Protectionism is, one of those words, that seem to me made up to just be an ism, and not a doctrine; for instance, relativism is a philosophical doctrine, perfectionism is an ism. There are notably ambiguous cases of -isms; stocism in the normal non-philosophical usage, scientism and rationalism are terms which are often abused. In some respects the putative term of rationalism is so redundant it is more a normative epistemic imperative than a doctrine concerning reason. Reason again is another word that is abused. But it is not so clear that protectionism is a wood cooked up by journalists and fed into the meat grinder (ie. newspaper press). It sounds as if it’s a genuine doctrine and term, although if anyone is an economist let me know if there is a literature on this issue.
What is protectionism? I suppose the two big factors about defining it are:
1. There is a major economic recession and oncoming national unemployment (okay, so three factors)
2. It has the word ‘protect’ on it.
National fears of unemployment + the word ‘protect’ = Protectionism. It seems to be the notion that there is a desiderative imbued in the employer’s preference set to recruit people who are in the local area (oh, and are skilled and competitive, people forget to mention or acknowledge that part).
There are some legitimate issues about the discussion of this ‘protectionism’. One thing is that it is polarising and polemicising the issue of unemployment to look like an issue about foreigners taking local people’s jobs away. Dress it up as you may, but this is a foil for racism and xenophobia. On the other hand it is, and I gasp as I say this, a serious issue that major political parties aren’t fully addressing. The serious issue is that economic deprivation leads to wider social problems.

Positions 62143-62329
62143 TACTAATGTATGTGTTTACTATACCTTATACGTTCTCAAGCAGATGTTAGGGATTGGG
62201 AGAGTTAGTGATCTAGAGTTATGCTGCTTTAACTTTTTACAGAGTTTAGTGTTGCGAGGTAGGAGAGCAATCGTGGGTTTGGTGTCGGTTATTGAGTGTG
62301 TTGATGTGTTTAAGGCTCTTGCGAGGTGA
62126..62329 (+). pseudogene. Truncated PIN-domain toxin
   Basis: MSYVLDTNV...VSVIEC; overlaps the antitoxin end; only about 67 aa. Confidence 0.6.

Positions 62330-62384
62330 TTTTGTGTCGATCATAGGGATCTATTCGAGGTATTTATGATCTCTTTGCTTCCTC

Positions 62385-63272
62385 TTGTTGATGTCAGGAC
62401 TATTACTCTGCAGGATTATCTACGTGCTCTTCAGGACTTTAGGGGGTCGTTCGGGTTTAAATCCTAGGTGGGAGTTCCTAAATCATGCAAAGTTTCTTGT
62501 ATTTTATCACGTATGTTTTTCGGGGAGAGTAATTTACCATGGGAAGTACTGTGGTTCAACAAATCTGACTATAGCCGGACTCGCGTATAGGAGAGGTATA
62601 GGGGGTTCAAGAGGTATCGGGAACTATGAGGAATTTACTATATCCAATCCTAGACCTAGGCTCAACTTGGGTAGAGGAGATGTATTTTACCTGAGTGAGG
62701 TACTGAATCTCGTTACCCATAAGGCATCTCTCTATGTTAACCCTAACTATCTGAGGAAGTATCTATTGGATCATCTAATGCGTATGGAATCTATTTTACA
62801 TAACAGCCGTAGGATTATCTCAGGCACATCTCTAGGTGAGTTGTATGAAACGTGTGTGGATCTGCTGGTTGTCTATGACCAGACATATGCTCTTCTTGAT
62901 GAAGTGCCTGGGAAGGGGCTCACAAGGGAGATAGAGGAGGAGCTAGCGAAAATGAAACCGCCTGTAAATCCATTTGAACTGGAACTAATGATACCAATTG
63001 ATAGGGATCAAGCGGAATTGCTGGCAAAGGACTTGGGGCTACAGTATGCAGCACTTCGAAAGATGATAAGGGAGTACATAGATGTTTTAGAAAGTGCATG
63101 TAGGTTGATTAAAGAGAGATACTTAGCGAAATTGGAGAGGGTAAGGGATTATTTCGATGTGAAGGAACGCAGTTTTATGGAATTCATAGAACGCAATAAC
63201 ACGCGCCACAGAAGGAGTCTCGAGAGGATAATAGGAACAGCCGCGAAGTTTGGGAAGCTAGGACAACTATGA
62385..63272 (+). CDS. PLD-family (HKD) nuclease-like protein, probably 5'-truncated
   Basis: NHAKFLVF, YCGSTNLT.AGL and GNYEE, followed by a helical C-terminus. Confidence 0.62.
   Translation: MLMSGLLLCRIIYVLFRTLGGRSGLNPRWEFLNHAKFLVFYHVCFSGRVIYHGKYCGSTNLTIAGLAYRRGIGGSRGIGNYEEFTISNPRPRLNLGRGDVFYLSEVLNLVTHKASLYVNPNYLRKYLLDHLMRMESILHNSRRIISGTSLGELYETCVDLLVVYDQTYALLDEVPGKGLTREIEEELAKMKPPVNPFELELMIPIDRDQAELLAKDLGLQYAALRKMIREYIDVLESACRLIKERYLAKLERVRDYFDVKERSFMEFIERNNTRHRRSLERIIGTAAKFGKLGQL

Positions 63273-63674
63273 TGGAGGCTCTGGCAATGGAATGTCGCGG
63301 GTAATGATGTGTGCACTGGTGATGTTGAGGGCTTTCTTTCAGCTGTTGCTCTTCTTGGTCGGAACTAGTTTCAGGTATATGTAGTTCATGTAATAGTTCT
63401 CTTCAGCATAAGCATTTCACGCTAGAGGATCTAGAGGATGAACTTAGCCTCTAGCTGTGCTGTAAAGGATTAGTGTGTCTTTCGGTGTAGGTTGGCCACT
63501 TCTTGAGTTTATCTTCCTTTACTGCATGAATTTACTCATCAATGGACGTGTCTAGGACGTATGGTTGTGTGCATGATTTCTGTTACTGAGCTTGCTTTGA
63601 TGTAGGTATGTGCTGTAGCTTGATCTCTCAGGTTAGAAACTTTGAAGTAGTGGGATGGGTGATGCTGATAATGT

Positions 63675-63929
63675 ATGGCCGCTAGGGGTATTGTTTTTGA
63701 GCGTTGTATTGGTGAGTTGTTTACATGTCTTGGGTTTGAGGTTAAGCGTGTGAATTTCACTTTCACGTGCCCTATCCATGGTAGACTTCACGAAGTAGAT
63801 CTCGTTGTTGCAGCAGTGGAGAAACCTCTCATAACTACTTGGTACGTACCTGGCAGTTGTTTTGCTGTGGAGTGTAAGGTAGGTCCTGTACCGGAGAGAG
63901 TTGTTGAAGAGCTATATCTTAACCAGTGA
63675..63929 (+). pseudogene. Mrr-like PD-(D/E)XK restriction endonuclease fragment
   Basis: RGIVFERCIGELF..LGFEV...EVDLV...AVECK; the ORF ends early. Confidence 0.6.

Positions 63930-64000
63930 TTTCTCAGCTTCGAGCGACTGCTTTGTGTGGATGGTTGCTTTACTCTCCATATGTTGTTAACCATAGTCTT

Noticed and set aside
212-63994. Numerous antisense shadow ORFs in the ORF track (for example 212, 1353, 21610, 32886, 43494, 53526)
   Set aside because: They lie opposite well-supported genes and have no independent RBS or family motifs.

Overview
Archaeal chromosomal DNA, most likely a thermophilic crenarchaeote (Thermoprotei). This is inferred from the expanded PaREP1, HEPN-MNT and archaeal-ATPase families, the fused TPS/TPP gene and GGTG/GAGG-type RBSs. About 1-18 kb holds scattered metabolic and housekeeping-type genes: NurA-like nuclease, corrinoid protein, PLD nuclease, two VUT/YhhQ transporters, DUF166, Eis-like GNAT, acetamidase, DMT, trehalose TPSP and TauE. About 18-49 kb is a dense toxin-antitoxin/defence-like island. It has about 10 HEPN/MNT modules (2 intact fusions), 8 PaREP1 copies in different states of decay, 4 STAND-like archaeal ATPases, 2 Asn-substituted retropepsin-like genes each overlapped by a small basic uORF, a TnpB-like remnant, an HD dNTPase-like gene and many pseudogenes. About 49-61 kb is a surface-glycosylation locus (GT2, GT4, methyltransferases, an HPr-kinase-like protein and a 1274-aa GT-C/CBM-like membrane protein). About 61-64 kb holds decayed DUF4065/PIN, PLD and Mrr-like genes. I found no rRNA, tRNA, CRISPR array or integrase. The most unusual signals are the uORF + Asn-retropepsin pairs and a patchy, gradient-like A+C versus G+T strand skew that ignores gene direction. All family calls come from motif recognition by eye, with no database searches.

This is a word that, during the early to mid naughties, I heard many people say that Humanism was a post-war phenomenon and since the late seventies it became as empty as Church of England masses (I’ve also heard from the same person that Anglican was a synonym for being an atheist). This same person, who has many coinable phrases, also used to say that humanism was atheism+ churchgoing.
I’ve found that lately with the mobilisation of the New Atheists, and the increased records of student grassroots initiatives for secularist causes; we find that it’s not a bad time to come out as an atheist. The notion of freedom of speech had been discussed over the past two weeks with the whole Geert Wilders insident, and the anniversary of Rushdie’s Satanic Verses. It would be nice to cite lovely enlightenment period quotes but you have heard enough of that from Michael.
Although I am discerning about the reduncancy of the label Atheist (especially when it seems to imply that you have to have a PhD in a science/engineering subject and or philosophy to be part of it), and the fact that so many people are just default atheists without feeling any need to identify with anything). Humanism seems to be a thing I welcome, especially for Michael and Sinistre* as they mentioned that there is a new ‘non-religious’ ‘thought for the day’ podcast by the Scottish Humanist society and they can hear their favourite philosophers Anthony Grayling and Julian Baggini [!].